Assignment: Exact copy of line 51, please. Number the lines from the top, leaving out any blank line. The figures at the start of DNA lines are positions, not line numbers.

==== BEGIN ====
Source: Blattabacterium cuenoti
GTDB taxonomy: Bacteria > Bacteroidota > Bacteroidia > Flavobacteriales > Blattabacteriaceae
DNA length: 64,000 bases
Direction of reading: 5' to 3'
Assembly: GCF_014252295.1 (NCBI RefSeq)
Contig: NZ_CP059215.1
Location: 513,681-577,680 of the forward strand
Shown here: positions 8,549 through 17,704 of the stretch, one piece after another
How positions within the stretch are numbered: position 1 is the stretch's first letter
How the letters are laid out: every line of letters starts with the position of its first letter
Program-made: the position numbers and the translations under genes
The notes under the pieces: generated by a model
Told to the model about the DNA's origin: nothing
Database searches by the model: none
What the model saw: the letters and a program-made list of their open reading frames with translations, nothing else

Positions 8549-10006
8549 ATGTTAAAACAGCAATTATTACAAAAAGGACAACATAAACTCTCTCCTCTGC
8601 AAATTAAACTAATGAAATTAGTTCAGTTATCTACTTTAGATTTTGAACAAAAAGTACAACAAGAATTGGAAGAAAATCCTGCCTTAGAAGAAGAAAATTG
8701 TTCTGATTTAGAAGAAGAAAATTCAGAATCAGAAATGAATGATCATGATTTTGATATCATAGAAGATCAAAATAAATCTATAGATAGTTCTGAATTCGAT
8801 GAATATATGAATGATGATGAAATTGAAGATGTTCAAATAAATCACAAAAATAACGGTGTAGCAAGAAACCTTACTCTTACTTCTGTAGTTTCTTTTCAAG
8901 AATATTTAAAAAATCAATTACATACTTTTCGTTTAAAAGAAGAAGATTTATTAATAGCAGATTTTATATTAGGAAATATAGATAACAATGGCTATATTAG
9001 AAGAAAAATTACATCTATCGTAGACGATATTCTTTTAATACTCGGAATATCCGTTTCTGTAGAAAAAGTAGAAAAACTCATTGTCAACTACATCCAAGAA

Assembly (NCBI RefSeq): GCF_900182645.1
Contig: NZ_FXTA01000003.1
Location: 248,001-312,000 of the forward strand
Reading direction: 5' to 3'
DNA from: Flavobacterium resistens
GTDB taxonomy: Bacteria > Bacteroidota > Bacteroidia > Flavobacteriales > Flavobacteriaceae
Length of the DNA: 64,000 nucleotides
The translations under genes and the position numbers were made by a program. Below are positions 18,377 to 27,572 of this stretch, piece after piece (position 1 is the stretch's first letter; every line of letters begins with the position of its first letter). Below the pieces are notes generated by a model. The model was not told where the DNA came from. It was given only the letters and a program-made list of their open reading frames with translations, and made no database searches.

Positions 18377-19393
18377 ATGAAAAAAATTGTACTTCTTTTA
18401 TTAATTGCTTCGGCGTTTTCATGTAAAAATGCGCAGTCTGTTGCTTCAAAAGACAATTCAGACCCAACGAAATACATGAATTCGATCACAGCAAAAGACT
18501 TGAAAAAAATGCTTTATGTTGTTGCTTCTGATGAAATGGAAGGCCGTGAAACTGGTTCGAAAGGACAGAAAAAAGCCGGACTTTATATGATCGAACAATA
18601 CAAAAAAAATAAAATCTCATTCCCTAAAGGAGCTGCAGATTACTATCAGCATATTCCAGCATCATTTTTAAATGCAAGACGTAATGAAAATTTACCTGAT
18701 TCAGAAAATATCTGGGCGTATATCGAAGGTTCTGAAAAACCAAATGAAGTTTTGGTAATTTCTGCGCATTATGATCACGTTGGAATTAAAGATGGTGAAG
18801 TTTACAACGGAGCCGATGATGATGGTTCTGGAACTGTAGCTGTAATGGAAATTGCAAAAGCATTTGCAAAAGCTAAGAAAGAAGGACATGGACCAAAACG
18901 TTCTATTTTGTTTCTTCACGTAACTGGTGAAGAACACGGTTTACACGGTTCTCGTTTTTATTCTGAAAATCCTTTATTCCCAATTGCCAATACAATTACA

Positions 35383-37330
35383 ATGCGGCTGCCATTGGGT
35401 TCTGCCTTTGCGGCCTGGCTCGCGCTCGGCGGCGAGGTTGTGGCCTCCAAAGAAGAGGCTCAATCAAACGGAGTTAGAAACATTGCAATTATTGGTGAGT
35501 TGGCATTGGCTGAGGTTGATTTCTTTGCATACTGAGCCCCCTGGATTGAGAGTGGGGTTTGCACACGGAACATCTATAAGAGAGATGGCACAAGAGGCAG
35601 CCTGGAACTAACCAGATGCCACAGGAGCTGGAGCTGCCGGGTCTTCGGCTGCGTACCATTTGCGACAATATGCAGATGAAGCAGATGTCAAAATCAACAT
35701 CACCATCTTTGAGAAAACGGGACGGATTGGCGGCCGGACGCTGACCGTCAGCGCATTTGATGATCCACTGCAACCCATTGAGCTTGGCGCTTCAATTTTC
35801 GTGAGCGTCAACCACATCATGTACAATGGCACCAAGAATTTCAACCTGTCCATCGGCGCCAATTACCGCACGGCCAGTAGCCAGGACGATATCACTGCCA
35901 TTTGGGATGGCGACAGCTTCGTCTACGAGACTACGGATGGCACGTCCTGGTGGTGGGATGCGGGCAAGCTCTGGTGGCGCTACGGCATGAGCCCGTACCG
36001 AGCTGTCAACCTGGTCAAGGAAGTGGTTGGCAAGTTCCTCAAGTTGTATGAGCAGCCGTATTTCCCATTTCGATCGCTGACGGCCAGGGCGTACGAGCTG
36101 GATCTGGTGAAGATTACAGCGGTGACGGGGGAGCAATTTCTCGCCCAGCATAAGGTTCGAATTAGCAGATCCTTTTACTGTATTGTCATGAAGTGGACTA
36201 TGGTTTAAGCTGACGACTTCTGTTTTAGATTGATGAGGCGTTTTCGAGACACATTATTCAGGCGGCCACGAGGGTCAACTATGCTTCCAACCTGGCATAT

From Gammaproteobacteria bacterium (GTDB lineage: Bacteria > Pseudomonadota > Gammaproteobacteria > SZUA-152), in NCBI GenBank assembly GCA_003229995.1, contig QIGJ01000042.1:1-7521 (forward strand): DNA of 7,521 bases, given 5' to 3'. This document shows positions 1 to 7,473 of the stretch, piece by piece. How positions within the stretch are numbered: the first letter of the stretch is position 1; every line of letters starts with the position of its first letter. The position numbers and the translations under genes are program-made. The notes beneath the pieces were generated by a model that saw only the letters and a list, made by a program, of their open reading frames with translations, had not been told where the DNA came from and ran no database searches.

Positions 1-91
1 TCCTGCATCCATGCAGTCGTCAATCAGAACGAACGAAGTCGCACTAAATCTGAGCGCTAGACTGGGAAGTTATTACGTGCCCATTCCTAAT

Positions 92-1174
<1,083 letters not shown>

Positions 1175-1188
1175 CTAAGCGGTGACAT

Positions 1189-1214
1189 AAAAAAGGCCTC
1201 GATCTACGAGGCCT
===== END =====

Positions 1-91